Excited it’s Friday? Me too! Got a whole weekend ahead of nothing but fun and relaxation? Me neither. Well, maybe you’re one of the lucky few who actually does, and if so, the rest of us will try not to be jealous. In all likelihood, you probably have a chock-full list of things you need to accomplish this weekend with a few fun moments mixed in. In fact, aside from not having to attend class or show up for work (or maybe you do), your weekend to-do list probably looks a lot like your weekday to-do list, but with some glamorous additions like “clean kitchen” and “update resume.” The lack of quality down-time in our lives is a post for another day, but today we’re continuing the conversation about stress with another “No-Fail” Friday mindfulness challenge.
Take a look at your to-do list. How’s that make you feel? Stressed, thanks for asking. I know, it’s ok. That’s why I’m here. In my last post, I wrote about research that has shown that how we think about stressful tasks actually changes our body’s response to the stress of completing them. Essentially, when we infuse challenging tasks with positive meaning, we still work hard to get things done, but it doesn’t make us feel as anxious or scared to do so.
So, let’s try this. Look at your list (mental, digital, or otherwise), and choose one thing on it that you really don’t want to do. You know – the thing that you would gladly swap for taking out the trash – heck, all your neighbors’ trash, too – just so you could make it disappear, or pass it off to someone else. It could be a tedious academic assignment, a challenging deliverable for work, a tough conversation you need to have, or a big decision it’s about that time to make. Find a comfortable, quiet place to sit, and bring that task into your mind. Find your breath, inhaling fully and exhaling completely, as you just sit with the necessity of completing this task. Yup, for just a hot second, you’re going to feel worse. Stick with me here. When you feel anxiety about it rising, simply notice it. Don’t judge yourself for being anxious, or let your thoughts attach to the anxiety itself. Just notice it (“I’m anxious.”). Also notice how the task itself (“I am going to write this report.”) is different from your discomfort about it (“I’m anxious about writing this report because I’m afraid it won’t be good enough.”). Keep breathing, without becoming attached to any thoughts or feelings that may arise. Acknowledge them, and direct your attention back to your breath. Eventually you may develop a more clear understanding that the task and the anxiety about it truly are separate things, and that you can complete the task without the baggage of your worries about it.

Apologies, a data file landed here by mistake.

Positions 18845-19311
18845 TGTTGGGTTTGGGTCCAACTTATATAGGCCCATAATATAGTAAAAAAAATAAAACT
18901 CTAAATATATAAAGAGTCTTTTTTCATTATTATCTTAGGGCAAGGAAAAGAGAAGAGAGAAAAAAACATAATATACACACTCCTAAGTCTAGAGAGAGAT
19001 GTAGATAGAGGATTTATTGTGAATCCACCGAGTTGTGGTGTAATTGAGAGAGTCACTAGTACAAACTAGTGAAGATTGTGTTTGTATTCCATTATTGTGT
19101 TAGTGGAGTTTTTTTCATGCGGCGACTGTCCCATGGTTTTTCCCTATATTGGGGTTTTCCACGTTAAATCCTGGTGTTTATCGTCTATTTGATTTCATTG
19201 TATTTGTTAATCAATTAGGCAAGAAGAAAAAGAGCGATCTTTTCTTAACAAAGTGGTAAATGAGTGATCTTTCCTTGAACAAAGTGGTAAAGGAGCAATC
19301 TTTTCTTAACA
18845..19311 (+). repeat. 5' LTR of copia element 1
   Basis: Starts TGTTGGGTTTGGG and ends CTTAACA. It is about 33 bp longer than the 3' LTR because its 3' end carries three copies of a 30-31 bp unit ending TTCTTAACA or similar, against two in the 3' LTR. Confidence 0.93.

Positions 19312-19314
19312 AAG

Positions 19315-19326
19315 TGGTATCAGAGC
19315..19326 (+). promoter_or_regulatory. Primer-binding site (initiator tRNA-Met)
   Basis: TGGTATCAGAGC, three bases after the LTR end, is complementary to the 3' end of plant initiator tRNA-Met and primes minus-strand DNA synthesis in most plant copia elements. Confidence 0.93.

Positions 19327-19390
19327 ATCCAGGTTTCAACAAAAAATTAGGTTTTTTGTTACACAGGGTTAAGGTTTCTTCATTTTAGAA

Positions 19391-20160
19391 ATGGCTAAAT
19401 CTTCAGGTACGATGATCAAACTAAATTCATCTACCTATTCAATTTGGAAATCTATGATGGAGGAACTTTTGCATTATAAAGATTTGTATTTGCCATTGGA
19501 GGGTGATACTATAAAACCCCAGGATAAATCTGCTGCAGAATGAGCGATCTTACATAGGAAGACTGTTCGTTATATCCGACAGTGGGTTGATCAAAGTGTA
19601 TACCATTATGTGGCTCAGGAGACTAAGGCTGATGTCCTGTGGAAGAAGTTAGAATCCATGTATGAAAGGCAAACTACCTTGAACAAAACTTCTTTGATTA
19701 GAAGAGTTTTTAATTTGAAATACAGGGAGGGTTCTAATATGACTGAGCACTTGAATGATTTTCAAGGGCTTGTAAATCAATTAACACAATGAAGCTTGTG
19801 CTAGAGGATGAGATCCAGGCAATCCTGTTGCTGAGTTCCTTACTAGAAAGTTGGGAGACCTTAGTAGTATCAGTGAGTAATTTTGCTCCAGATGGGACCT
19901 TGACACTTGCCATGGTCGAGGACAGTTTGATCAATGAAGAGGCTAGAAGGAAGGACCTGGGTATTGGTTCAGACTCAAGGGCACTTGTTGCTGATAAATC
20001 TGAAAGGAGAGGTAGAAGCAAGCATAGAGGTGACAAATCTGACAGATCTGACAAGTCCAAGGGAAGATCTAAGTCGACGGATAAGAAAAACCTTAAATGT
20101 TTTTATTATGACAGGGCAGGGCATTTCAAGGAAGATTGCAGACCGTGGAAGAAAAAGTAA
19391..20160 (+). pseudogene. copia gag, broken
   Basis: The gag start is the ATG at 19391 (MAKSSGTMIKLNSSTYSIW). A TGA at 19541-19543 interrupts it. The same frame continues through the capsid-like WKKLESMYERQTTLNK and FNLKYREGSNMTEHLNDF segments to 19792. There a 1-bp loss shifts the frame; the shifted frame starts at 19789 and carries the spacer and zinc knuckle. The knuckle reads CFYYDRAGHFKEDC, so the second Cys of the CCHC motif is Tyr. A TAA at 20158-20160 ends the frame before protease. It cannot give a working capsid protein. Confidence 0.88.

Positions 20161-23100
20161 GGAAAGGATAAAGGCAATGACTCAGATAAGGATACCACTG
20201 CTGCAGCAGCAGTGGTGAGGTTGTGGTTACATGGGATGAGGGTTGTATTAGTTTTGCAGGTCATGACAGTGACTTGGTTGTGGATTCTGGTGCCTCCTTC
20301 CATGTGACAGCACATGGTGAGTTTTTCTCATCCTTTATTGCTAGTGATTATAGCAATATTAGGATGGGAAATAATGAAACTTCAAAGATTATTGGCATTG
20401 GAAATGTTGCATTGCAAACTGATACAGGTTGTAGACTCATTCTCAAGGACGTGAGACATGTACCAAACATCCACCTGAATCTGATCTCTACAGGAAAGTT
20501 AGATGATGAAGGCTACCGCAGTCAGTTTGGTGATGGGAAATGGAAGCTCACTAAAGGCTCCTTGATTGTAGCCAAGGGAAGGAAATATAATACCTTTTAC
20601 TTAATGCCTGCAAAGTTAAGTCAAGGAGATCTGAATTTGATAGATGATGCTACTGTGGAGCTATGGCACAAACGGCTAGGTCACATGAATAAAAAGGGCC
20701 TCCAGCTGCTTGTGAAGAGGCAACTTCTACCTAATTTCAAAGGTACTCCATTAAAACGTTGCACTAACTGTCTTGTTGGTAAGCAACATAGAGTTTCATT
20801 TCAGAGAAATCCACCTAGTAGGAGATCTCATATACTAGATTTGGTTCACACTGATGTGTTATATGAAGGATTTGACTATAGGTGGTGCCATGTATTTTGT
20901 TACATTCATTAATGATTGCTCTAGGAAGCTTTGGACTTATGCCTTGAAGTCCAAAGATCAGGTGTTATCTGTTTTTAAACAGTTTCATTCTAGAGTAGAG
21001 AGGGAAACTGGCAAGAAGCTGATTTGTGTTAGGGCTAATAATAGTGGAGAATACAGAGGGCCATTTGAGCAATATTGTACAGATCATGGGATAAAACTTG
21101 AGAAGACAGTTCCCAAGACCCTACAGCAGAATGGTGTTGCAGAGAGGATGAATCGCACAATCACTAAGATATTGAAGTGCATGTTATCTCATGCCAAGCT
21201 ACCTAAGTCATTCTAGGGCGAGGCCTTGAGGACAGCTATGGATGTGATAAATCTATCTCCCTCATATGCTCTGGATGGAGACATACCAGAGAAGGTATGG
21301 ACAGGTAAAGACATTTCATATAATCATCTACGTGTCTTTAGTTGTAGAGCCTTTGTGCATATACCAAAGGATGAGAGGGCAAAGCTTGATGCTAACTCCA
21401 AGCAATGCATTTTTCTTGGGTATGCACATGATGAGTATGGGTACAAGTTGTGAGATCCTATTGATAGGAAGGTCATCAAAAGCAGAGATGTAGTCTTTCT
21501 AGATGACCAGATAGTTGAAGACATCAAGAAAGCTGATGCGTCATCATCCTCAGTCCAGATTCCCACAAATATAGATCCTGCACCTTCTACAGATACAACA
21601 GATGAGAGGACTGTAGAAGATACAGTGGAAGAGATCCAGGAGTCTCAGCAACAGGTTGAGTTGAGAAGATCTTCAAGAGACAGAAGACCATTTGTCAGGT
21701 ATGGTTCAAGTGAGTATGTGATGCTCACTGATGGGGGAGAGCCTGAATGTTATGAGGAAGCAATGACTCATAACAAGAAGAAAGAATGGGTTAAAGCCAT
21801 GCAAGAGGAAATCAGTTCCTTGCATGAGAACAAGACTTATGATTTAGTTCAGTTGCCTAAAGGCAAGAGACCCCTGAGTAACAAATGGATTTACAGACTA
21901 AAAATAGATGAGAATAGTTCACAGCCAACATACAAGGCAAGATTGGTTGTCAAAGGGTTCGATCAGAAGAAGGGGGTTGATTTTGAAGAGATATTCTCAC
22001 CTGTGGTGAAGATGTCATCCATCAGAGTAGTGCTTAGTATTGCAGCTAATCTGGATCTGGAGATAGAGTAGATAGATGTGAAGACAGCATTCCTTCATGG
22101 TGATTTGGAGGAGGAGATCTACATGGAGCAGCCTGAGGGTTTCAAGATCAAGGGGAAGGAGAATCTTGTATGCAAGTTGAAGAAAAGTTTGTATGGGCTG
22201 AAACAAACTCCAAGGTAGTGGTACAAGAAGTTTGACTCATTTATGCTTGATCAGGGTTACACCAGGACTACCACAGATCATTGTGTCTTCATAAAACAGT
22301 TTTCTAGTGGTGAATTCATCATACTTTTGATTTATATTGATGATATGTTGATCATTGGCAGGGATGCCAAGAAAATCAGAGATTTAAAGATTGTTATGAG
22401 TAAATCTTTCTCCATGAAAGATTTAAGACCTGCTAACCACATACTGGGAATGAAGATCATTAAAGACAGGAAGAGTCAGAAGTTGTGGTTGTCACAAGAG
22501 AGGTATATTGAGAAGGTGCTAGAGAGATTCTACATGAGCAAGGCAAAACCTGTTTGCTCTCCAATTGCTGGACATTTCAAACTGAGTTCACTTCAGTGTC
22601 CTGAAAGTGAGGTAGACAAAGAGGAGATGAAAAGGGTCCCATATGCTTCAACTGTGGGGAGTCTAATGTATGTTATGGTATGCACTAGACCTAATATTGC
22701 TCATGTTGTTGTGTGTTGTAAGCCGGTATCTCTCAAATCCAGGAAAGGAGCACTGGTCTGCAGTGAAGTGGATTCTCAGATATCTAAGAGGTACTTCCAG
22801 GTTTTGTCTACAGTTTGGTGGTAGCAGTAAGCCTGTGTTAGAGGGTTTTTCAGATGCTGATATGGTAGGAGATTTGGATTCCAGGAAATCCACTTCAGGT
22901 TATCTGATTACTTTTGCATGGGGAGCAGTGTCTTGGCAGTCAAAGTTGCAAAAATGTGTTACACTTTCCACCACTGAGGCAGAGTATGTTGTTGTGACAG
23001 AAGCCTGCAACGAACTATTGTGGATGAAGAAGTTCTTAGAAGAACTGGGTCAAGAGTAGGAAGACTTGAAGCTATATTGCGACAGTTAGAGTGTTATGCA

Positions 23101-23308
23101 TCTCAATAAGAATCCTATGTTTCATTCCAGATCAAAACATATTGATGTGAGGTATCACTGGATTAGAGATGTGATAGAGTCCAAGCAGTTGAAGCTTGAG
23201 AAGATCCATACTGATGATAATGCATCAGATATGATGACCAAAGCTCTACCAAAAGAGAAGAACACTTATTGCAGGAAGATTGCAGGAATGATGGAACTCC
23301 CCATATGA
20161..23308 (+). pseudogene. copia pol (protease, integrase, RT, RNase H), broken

You may find as you try this that different aspects of the task come to your mind. For example, you may think of teammates or classmates who may also be dreading their own piece of this assignment or project this weekend, and could use a little encouragement. It may dawn on you that getting through this task means the next step is something you’re actually looking forward to. You may realize that this moment of annoyance, challenge or uncertainty is temporary, and therefore doesn’t define you. Or, you may simply feel a little more relaxed than you were when you sat down. Either way, your weekend should start to feel a little more like a weekend ought to feel – and (bonus!) your Monday list will have one less thing waiting for you on it.
It’s important to note that this exercise is different than simply telling yourself that you aren’t scared or worried anymore. That just stuffs it away for later. It’s about taking a few minutes to consciously reframe how you are thinking about a difficult situation and observing the layer of anxiety you may have wrapped it in. Doing this won’t transform the situation into a five-star vacation. Sorry, this is mindfulness, not magic. But, it can take some of the unnecessary tension and “worry-spiraling” out of it. It may also help you more directly connect how you use your time to the people you share it with, and ultimately, to your purpose in the things you choose to do. The most direct route past a challenge is straight through it. This weekend, choose one thing, take a deep breath, and dive into it. It’s probably not nearly as complicated, or stressful, as you’re making yourself think it is.
Photo credit: Ian Schneider/Stocksnap